Apple (NASDAQ:AAPL) will not release an iPhone model next year that works on LTE networks, according to TechCrunch, a move that would push such a device until 2012 at the earliest.
According to the blog, which cited unnamed sources, Apple will instead produce an iPhone for release by the middle of next year that supports both GSM and CDMA standards. Recent reports have indicated that Apple is building a CDMA version of the iPhone that Verizon Wireless (NYSE:VZ) will launch early next year. Verizon has declined to comment on the reports, and an Apple spokesman did not immediately respond to a request for comment.
While a blow to Apple aficionados hoping for a 4G iPhone, the decision--if true--makes a great deal of sense, from Apple's perspective. Though LTE networks are being launched this year, it will take operators time to build them out. Verizon plans to launch LTE this year in 38 cities and more than 60 airports, from Seattle to Denver to Boston, covering 110 million POPs. The carrier will expand that figure to 200 million POPs by 2012 and more than 285 million by 2013. AT&T Mobility (NYSE:T), currently the exclusive provider of the iPhone, will not launch commercial LTE service until mid-2011, and will cover between 70 million and 75 million POPs by the end of next year.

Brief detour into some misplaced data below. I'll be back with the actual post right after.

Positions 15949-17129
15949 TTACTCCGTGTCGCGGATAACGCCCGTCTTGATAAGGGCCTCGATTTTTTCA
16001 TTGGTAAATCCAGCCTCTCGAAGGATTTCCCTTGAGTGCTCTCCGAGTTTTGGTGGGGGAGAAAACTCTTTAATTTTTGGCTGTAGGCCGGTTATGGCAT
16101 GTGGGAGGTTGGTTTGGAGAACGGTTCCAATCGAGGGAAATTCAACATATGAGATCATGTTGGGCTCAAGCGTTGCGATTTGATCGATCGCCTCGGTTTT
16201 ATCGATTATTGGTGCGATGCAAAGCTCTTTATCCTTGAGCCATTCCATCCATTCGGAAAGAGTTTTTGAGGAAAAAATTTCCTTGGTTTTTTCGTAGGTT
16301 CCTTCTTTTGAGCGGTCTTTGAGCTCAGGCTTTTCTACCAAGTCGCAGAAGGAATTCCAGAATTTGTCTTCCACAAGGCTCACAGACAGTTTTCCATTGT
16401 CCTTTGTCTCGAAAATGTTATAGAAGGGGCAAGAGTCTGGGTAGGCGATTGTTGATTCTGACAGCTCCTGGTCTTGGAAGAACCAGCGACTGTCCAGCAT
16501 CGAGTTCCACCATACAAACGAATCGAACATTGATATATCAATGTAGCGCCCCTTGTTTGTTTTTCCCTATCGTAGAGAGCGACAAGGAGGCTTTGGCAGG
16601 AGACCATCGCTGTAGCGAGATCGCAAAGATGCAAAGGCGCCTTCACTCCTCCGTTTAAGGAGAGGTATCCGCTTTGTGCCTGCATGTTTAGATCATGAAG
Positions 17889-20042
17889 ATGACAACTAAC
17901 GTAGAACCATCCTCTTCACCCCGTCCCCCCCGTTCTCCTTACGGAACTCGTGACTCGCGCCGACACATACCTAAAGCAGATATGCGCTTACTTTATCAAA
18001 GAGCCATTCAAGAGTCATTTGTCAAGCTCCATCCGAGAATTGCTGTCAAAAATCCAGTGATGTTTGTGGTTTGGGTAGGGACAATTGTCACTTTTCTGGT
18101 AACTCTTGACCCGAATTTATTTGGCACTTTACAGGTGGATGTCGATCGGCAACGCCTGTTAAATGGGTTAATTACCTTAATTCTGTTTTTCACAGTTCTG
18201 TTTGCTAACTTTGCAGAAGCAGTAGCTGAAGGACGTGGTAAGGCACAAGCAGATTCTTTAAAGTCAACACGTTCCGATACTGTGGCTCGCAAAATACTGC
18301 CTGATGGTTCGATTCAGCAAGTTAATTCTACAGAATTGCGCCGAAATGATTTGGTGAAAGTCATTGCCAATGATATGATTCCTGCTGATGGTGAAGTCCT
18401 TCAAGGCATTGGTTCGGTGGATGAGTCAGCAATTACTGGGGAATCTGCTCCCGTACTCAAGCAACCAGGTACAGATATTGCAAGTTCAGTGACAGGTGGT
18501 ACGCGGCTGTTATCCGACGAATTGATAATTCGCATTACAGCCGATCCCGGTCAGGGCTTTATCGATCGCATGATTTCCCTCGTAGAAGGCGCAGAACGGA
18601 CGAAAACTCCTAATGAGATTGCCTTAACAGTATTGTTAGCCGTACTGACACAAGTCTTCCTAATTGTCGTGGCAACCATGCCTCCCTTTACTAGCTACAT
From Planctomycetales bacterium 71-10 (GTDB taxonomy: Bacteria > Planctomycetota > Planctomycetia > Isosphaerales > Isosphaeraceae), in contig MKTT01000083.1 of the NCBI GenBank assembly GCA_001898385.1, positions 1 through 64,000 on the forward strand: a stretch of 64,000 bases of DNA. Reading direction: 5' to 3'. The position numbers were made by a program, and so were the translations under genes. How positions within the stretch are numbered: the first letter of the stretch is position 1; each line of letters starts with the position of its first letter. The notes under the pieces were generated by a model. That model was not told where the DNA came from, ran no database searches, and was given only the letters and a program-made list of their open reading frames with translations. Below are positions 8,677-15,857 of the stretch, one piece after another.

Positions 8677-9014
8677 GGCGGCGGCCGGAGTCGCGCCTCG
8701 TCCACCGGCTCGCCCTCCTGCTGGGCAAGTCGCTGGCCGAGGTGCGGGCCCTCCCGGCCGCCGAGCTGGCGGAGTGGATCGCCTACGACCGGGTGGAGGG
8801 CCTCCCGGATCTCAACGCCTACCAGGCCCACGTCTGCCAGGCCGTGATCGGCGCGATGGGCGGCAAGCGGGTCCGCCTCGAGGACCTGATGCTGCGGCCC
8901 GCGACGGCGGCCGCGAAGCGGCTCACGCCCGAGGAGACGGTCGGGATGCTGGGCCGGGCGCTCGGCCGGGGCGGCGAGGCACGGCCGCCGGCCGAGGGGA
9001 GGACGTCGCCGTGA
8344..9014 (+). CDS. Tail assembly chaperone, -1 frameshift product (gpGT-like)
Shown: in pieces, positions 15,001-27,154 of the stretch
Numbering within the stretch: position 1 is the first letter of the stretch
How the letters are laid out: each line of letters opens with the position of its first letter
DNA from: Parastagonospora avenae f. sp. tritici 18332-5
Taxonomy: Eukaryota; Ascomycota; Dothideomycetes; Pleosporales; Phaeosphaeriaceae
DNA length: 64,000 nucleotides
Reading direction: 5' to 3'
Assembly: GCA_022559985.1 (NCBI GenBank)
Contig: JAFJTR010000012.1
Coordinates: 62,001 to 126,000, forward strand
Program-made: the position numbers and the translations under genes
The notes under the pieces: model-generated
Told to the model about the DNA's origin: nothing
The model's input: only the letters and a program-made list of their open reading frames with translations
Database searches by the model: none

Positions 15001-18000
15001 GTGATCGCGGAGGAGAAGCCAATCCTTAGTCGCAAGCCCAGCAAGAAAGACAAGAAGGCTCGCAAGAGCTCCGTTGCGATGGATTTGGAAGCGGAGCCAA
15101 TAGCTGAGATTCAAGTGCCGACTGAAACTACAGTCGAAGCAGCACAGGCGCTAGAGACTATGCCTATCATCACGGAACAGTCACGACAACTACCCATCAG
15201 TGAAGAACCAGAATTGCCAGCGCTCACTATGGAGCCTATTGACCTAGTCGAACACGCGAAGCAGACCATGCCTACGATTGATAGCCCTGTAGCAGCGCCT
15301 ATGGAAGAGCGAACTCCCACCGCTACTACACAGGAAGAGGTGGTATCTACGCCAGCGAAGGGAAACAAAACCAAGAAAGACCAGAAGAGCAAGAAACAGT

Verizon Communication President and COO Lowell McAdam said in May that the carrier may launch up to five LTE handsets by the middle of next year, and that those supplying the LTE phones may include Motorola (NYSE:MOT), HTC, LG and BlackBerry maker Research In Motion (NASDAQ:RIMM).
Sprint Nextel (NYSE:S) currently supports two phones that run on its 3G CDMA network and Clearwire's (NASDAQ:CLWR) mobile WiMAX network--the HTC Evo and Samsung Epic.
- see this TechCrunch post
Verizon to launch LTE in 38 markets this year
AT&T to launch LTE by mid-2011
Verizon working on simultaneous voice and data for CDMA
WSJ: Verizon iPhone coming in early 2011
Verizon's Seidenberg: We don't have an iPhone deficit
AT&T: Losing iPhone exclusivity won't dent wireless earnings